“If we win, I can get my attorney’s fees from the losing side, right?” This is a question I hear all the time from clients.

The answer is almost always “No.” Clients can’t believe that they have to spend money for a lawsuit where the other side is clearly at fault, but the client cannot get his or her money back.

This is the “American rule.”

When America first became a country in the late 1700s, American judges had a choice: follow the “English rule” on attorney’s fees where the losing party usually pays the winning party’s attorney fees or come up with the opposite rule. They opted to create the “American rule” where the winning party almost never gets their attorney’s fees from the losing party.

There are a couple reasons for this. First, American judges wanted to encourage people to bring legal claims. Having to pay the other side’s attorney’s fees if they lost would discourage bringing most legal claims. (Evidence shows this is true; in England there are far fewer legal cases.) Second, American judges wanted to encourage people to expand the details of the law by bringing cases. These Revolutionary War-era judges had recently seen what happened when English law did not evolve because few could afford to bring cases. Third, winning or losing a court case can be a roll of the dice despite the merits of the case. By piling on a bill for the winning side’s attorney’s fees, American judges thought that a losing party with a meritorious case would essentially lose twice: once on the case, and a second time by having to pay the winning side’s attorney’s fees. Fourth, it is often hard enough for a losing party to pay a judgment; tacking on an even bigger amount for attorney’s fees would lead to even more bankruptcies in which the winning side never sees the money. Fifth, if attorney’s fees can be recouped from the other side, judges were worried that attorneys would overwork cases and tell their clients, “The other side has to pay for all this so don’t worry about the size of the bill.”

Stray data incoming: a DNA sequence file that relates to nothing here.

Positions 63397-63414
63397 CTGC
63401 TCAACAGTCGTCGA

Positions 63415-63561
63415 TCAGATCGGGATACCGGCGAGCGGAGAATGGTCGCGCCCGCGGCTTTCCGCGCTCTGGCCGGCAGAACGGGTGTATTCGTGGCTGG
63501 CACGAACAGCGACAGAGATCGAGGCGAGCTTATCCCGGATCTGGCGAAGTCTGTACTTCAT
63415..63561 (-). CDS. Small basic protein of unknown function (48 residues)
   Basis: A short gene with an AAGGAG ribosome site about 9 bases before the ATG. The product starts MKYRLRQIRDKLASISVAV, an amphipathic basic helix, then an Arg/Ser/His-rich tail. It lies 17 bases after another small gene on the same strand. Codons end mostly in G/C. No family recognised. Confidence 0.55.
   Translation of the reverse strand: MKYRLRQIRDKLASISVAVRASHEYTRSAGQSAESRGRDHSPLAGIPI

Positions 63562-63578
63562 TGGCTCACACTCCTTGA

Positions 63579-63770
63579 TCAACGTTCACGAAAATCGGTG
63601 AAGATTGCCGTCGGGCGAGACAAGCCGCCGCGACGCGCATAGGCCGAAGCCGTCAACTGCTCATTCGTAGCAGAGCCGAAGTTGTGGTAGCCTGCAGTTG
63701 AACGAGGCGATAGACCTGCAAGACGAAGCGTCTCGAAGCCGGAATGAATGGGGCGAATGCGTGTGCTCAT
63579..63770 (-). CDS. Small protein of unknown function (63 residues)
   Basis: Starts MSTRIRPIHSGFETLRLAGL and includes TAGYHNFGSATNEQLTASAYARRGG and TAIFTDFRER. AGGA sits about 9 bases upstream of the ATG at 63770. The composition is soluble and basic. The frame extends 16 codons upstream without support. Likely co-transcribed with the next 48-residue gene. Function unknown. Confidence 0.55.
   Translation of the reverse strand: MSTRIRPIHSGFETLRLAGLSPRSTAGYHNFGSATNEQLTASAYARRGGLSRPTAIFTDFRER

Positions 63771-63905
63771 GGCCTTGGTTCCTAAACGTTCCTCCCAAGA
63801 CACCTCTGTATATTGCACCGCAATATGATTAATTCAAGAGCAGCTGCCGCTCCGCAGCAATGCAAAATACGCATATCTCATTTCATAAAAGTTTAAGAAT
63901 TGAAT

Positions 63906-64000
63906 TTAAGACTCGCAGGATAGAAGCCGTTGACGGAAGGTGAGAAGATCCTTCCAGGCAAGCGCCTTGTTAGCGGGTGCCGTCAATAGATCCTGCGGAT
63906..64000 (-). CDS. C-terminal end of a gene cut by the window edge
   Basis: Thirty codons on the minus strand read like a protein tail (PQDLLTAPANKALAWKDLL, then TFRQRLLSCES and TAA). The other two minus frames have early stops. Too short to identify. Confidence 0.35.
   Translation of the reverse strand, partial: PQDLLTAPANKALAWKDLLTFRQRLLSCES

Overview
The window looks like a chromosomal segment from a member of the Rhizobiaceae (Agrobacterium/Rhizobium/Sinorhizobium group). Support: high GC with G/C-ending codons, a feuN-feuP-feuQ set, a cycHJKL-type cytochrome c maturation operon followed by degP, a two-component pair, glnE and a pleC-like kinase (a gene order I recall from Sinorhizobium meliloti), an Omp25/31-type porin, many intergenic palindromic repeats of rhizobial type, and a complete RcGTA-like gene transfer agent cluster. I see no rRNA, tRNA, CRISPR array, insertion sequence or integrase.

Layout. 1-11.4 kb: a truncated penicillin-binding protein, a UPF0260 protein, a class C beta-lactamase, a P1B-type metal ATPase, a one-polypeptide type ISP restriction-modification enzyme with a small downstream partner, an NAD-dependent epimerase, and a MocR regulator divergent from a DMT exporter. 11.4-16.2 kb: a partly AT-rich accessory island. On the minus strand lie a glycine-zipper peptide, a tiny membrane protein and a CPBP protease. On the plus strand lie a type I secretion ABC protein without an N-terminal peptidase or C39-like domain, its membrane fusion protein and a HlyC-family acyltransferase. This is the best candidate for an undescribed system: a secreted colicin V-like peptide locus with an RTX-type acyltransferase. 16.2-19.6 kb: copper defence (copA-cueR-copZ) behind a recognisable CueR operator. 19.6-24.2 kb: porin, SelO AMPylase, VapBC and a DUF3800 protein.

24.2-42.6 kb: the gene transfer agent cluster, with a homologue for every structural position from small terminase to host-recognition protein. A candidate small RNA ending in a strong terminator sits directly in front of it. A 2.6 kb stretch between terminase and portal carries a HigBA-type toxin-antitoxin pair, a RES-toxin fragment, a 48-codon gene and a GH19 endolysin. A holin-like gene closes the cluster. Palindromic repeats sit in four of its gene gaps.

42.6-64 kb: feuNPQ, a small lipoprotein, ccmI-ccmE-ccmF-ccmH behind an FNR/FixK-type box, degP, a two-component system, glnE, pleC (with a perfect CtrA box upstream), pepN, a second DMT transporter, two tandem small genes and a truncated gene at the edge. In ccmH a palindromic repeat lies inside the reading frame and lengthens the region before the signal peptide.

There are a few exceptions to the American rule. Some statutes, like civil rights and employment discrimination laws, allow the person with a meritorious case to get attorney’s fees from the government or the employer. There is also an extremely narrow exception to the American rule for “equity” that applies in a handful of cases where it would be purely unfair not to give the winning side their attorney’s fees.

The American rule, whether a good idea or not, is part of our legal system.